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The Periodic Table Paperback – April 4, 1995

4.7 out of 5 stars 88 customer reviews

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Editorial Reviews

Amazon.com Review

Writer Primo Levi (1919-1987), an Italian Jew, did not come to the wide attention of the English-reading audience until the last years of his life. A survivor of the Holocaust and imprisonment in Auschwitz, Levi is considered to be one of the century's most compelling voices, and The Periodic Table is his most famous book. Springboarding from his training as a chemist, Levi uses the elements as metaphors to create a cycle of linked, somewhat autobiographical tales, including stories of the Piedmontese Jewish community he came from, and of his response to the Holocaust. --This text refers to the Hardcover edition.

Review

“I immersed myself in The Periodic Table gladly and gratefully. There is nothing superfluous here, everything this book contains is essential. It is wonderful pure, and beautifully translated…I was deeply impressed.” –Saul Bellow

“The best introduction to the psychological world of one of the most important and gifted writers of our time.”–Italo Calvino

“A work of healing, of tranquil, even buoyant imagination.” –The New York Times Book Review

“Brilliant, grave and oddly sunny; certainly a masterpiece.” –Los Angeles Times

“Every chapter is full of surprises, insights, high humor, and language that often rises to poetry.” –The New Yorker

“One of the most important Italian writers.” –Umberto Eco

With a new Introduction by Neal Ascherson


From the Hardcover edition.
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Product Details

  • Paperback: 240 pages
  • Publisher: Schocken; Reissue edition (April 4, 1995)
  • Language: English
  • ISBN-10: 0805210415
  • ISBN-13: 978-0805210415
  • Product Dimensions: 5.2 x 0.6 x 8 inches
  • Shipping Weight: 10.4 ounces (View shipping rates and policies)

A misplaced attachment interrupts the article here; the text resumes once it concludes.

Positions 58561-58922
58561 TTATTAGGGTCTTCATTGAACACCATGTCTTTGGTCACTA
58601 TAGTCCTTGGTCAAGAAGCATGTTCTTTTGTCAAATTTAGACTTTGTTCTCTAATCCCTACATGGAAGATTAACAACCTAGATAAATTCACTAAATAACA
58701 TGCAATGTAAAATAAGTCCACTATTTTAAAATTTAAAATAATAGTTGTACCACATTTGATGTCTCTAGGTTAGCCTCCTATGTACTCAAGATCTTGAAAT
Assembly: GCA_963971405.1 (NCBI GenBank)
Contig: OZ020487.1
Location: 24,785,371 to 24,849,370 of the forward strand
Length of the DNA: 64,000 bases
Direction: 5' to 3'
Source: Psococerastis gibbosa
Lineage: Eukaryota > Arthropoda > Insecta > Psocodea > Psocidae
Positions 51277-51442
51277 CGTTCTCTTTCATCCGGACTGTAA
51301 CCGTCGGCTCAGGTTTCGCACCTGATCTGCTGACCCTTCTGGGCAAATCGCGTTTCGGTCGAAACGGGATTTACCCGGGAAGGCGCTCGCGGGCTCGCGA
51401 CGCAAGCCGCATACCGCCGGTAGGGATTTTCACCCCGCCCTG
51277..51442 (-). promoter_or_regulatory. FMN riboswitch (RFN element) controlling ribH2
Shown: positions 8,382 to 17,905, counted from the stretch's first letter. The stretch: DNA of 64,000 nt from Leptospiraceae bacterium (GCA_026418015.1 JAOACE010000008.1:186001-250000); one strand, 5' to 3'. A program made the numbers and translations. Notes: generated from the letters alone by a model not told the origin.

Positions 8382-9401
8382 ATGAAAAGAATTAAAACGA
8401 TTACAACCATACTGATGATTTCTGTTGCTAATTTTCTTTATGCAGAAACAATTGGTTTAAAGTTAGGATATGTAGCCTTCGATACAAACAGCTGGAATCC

• Average Customer Review: 4.7 out of 5 stars  See all reviews (88 customer reviews)
  • Amazon Best Sellers Rank: #21,041 in Books (See Top 100 in Books)

Customer Reviews

Top Customer Reviews

Format: Paperback
When I was 14, my high school chemistry teacher gave my class a writing assignment, which really pissed us off. We were in a chemistry class, why did Mr. Ellison expect us to write a short story? It wasn't actually an entire story: the first half was already written for us. It was about the 'adventures' of one atom of carbon. I felt like I was reading a book for small children on molecular chemistry because the writing style was simple, with no extra flourishes and long, scientific phrases. How demeaning to 14 year old me! In any case, I went home and wrote a completely uninspired ending to the carbon-atom fairy tale. If I remember correctly, the rest of the class did the same thing. Some were better than others, but none of them even began to come close to the original ending.
Mr. Ellison took our mediocre stories and, in a bargain where we definately got the better deal, gave us the end of Primo Levi's Carbon, the last chapter of The Periodic Table. Nothing had prepared me for it. That simple style that I had so despised the night before was in fact the work of a writer who had stripped off all of those unnecessary phrases that I had been looking for, who had left nothing but the unadorned truth. Struck by this, I went out and bought the book.
It consists of 21 chapters, each of which have an element of the periodic table as their themes. But in truth each chapter/story is based on one idea which is explored. Some stories are pure fiction, some are remembrances, and some are meditations. They range from family gatherings to amusing teenage chemistry mistakes to the threads that bind us all together. Levi was not only a gifted chemist and a gifted writer, but someone who had that rare talent of opening his personal philosphies to the reader, and you can't help but feel that you've gotten to know him by the end of the book, which certainly makes the read worth it.